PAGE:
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Calgary real estate board warns housing sales to plunge 22%

The effects of falling oil prices are only starting to be felt in Calgary’s housing market, the city’s local real estate board warned, with home prices expected to fall further as unemployment continues to rise.

Resale home prices will likely end the year 0.2 per cent lower for the year, the Calgary Real Estate Board predicted Wednesday in a mid-year forecast. Home sales should end the year 22 per cent lower than 2014.

While the picture emerging is a far cry from a housing crash, the board admitted the city’s economic prospects are much bleaker than it initially expected in January, when it predicted that Calgary home prices would rise by 1.58 per cent this year.

With oil prices falling back below $50 (U.S.) a barrel, the city’s economy “continues to be plagued with a level of uncertainty,” the board said.

Economists now expect Calgary’s economy to contract by 1.2 per cent this year. Calgary has lost nearly 12,000 full-time jobs since January, many of them high paid positions, the board said, while gaining about 24,000 part-time positions. The city could stand to lose an additional 23,000 jobs this year, the board said, citing Conference Board of Canada economic forecasts.

“Employment conditions are expected to worsen and put increased downward pressure on wages,” the board wrote. “When combined with lower levels of migration, it’s expected that these conditions will cause further impacts on the housing sector.”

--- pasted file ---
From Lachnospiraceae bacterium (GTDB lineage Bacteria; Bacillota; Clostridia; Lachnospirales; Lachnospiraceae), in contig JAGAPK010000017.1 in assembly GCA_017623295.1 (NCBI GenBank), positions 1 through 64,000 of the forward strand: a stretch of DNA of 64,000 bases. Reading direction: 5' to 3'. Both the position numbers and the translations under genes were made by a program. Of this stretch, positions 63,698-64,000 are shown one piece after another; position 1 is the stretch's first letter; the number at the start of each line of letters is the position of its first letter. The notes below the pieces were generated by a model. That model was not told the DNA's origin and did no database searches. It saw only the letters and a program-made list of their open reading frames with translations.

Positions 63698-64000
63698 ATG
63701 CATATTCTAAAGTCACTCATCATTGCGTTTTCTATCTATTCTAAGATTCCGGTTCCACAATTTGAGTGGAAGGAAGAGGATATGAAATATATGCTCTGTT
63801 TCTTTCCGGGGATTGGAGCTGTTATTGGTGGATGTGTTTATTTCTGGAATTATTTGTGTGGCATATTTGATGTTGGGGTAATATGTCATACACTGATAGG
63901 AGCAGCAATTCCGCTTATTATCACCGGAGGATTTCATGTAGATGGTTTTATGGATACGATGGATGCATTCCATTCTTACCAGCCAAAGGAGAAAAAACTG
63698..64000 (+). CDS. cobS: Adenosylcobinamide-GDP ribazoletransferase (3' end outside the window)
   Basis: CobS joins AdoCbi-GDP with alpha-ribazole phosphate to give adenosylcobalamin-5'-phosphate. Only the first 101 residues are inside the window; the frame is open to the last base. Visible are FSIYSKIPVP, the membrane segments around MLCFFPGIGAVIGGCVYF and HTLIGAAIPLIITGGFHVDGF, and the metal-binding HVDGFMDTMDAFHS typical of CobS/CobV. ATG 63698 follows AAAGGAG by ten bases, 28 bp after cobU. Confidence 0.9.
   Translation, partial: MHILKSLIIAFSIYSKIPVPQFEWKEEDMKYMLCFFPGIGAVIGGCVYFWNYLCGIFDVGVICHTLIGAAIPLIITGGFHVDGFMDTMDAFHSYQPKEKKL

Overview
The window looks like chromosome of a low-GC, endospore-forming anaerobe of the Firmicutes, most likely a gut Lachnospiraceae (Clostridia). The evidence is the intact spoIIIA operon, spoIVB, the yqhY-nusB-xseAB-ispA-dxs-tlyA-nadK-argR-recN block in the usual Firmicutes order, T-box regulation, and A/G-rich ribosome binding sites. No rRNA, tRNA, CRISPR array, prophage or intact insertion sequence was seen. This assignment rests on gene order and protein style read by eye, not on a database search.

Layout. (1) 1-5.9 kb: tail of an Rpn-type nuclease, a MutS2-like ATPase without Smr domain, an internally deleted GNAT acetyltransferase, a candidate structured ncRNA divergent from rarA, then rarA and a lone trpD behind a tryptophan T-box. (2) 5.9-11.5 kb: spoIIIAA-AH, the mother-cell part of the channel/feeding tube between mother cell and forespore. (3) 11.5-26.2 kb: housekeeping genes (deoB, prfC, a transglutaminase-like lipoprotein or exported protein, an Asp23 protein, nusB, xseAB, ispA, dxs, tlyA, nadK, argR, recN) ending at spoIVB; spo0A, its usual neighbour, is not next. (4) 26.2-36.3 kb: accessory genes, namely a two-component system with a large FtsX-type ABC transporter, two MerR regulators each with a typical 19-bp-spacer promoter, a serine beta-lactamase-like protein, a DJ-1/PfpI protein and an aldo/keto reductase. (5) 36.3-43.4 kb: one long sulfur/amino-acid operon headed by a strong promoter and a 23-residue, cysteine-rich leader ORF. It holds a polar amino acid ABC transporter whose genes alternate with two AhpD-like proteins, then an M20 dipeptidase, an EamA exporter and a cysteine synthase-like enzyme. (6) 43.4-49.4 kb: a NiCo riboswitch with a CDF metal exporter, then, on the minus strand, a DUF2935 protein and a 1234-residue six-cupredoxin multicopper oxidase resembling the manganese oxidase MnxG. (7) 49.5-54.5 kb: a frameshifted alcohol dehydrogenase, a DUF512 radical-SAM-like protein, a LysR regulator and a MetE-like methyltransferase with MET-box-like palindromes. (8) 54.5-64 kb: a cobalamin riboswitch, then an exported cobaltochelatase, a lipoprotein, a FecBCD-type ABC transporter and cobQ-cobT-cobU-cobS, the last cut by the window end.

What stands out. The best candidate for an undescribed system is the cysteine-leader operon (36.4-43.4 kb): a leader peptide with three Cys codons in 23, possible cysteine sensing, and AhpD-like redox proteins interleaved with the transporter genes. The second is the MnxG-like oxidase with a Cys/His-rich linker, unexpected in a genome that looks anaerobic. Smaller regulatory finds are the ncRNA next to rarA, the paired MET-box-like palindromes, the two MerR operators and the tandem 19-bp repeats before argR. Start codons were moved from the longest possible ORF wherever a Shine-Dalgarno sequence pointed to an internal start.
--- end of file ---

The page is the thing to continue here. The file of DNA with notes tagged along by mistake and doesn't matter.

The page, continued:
Home prices have been falling in the city since December as oil prices plunged and sellers rushed to put their homes on the market. The city saw a surge of new listings at the start of the year, but that had tapered off by spring as many homeowners took their unsold properties off the market. With further job losses expected and high levels of new homes under construction across the city, Calgary could see a spike in new listings once again this year.

The benchmark home price, a measure that compares prices of homes with the same features over time, would likely fall to $448,354 by the end of the year, the board said, below its earlier prediction that prices would rise to $456,346 by year’s end. Benchmark prices averaged $455,133 in June.

Detached home sales fell 25 per cent in the first half of the year compared to the same period last year. High-priced homes over $600,000 saw the biggest jump in listings and the largest drop in sales. “Consumers in a must-sell situation will have to carefully consider the price they are willing to accept,” the board wrote.

Vacancy rates have more than doubled from last year, from roughly 1.5 per cent last year to 3.6 per cent today amid rising levels of newly built apartments. The glut of new rental supply has already helped drive the prices of condos down 2 per cent from last year as potential first-time buyers and condo investors sat on the sidelines.

While the board expects housing starts to fall by 31 per cent this year, there are roughly 14,000 new homes now under construction in the city, which could lead to a surge in new listings, helping to drive prices even lower.

“Supply levels in the new home sector and rental markets will likely continue to rise,” the board predicted, “while the rate of decline for resale listings may also ease as the need to sell becomes more prevalent in the later portion of the year.”

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